“Hurt” Original Songwriter: Trent Reznor Original Release Date: March 8, 1994
If you’ve ever heard the deep, sonorous croon of Johnny Cash, you might understand why I feel such an affinity for The Man In Black. I grew up listening to Cash with my dad, before I had any of my own bands to obsess over. The same simple country-rock tinged melodies and honest lyrics captivated me at a young age, just as they captivated the country in Cash’s prime. However, despite the man’s incredible repertoire of studio releases and popular singles (nearly 100 records to his name), it’s his cover of Nine Inch Nails’ “Hurt”, which he recorded near the end of his life, that is perhaps one of the greatest songs by the legend.
Nine Inch Nails’ vocalist Trent Reznor succeeds in singing with the creepiest whisper ever recorded on his 1994 single “Hurt”. Something about the lyrics that are sung, or rather muttered, in the first heavy, breathy verse, makes me feel like I am inside his head. Built on a foundation of eerie, underlying static that resonates through all the quiet spaces of this song, it’s clear that every moment is designed to unsettle you. Still, once the force of his vocals edge their way through the sparse melody, a mood created by guitar, piano, and vocals alone, the song gains its depth and demands to be felt. Reznor sings, “If you could have it all / my empire of dirt/ I would let you down/ I would make you hurt” proving that it also has some of the most depressing lyrics of all time. Reznor’s vicious lyrics, which deal with themes of self-harm and depression, dig in deep, like barbed hooks and make it almost uncomfortable to listen to. But, the dissonance and discomfort used in “Hurt” prove to be what make it all the more powerful.
Flash forward to 2006, when the country and rock ‘n’ roll legend Johnny Cash covers this song. For Cash, making music never stopped. His career spanned the majority of his life and he released 96 albums with various record labels over the course of 51 years. “Hurt” was recorded for Cash’s album American IV: The Man Comes Around, the fourth in the American Recordings series, which was released just a year before his death. Of all of the covers I have collected and loved over the years, Cash’s version of “Hurt” is the one that reigns supreme and will be very difficult favorite to dethrone in the future. To begin with, there’s the initial nostalgia I feel for nearly all of Cash’s music, since I practically grew up listening to him. On a more mechanical level, this song delightfully lacks complexity, and instead, each note is easy to digest without becoming too simplistic or boring. But on this song especially, it is easily Cash’s weary voice that tears open whatever emotive restrictions I think I possess, and forces me to face every range of loneliness, pain, and frustration described in “Hurt.” It is his subtle and steady approach to the words of this song that make them cut so deep. Cash takes an already bare song and strips it down even further until we are left with only the bones–a chilling melody carried by the gentle strum of an acoustic guitar and accompanied by the deep rumble of a piano and the faintest echo of a flute. This is a song that can never grow old. It will never expire or become outdated. Cash has a classic voice, and paired with the timelessness of the guitar and the all too common emotions dealt with in the song, he has created a cover that is even better than the original. This is the song I play when I need to hear something everlastingly tragic (and there are those days).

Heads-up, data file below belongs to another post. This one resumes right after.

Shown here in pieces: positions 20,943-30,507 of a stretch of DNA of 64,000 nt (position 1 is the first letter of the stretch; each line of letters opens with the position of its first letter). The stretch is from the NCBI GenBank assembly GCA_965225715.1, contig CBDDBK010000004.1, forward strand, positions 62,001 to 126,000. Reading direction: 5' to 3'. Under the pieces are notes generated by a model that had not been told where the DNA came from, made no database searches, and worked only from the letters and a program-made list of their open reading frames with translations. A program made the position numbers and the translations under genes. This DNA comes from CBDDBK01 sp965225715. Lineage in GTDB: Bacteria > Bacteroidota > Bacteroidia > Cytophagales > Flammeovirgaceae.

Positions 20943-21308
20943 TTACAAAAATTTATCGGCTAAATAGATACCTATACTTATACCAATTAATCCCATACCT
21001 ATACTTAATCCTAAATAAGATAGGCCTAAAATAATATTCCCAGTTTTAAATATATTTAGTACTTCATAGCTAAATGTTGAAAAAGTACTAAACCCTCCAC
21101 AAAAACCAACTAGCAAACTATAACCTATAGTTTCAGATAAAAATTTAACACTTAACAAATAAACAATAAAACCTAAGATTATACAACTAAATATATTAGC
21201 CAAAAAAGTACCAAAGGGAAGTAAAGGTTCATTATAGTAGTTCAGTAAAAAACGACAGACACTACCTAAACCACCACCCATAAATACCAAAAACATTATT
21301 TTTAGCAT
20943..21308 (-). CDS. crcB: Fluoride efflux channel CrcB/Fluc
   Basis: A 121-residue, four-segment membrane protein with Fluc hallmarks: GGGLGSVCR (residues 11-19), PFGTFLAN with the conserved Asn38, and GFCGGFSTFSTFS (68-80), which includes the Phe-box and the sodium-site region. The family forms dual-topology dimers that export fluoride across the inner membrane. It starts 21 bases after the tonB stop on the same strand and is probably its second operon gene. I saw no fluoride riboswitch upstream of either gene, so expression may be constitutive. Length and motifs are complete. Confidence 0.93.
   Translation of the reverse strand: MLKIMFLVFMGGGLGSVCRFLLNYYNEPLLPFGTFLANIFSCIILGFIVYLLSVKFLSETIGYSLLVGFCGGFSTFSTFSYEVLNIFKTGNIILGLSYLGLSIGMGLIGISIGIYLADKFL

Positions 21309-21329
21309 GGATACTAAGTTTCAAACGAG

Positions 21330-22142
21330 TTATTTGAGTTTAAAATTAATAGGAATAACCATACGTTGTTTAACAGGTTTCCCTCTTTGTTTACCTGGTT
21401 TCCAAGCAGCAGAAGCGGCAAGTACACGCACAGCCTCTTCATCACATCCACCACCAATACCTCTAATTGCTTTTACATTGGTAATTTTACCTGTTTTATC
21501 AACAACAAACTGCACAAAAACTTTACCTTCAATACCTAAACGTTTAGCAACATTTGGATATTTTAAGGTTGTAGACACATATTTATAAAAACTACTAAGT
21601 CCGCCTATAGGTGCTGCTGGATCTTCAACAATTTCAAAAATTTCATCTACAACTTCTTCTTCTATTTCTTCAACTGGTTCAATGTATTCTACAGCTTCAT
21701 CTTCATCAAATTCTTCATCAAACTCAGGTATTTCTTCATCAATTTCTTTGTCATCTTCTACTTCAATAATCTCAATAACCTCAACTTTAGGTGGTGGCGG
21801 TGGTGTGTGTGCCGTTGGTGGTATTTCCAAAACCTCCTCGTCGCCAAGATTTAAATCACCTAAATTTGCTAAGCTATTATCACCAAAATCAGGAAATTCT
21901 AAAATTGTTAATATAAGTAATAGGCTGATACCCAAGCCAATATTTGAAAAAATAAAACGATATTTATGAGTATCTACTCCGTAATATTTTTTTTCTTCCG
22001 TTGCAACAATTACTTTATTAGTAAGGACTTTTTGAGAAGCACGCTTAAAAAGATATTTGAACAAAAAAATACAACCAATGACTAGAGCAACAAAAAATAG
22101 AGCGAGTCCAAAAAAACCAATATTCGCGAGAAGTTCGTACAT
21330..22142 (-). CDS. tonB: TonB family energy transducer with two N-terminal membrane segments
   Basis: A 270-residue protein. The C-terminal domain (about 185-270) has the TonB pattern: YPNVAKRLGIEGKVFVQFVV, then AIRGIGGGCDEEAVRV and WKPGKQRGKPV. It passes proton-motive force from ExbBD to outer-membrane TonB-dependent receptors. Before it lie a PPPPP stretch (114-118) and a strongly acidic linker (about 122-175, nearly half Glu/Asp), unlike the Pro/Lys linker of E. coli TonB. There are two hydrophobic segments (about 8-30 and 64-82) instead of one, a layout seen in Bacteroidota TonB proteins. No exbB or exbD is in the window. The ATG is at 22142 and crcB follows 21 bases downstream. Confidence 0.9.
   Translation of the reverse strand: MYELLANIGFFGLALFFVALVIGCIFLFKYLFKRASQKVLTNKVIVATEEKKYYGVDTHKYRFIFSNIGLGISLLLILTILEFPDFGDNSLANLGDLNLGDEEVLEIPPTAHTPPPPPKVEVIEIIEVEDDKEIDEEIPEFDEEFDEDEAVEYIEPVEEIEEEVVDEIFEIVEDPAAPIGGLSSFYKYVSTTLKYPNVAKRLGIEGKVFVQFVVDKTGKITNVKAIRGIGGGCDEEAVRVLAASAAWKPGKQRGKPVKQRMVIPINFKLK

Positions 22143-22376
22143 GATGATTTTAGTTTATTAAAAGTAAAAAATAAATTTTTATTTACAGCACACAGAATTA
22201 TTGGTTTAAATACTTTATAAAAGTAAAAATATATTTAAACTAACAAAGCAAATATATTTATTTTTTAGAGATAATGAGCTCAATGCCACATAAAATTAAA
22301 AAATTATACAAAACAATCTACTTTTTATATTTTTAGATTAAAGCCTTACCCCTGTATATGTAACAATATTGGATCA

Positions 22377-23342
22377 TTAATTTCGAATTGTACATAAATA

I have always struggled with picking favorites when it comes to music. There are so many songs that encompass my passions, and they range from all sorts of albums, genres, and eras of my life. However, I can say without any hesitation that Johnny Cash’s cover of “Hurt” is my all-time favorite cover in the world. It is not tentative, and it is not a placeholder. While I’m open to the idea of some song, someday, replacing it as number one, this song will not slide into second place very easily.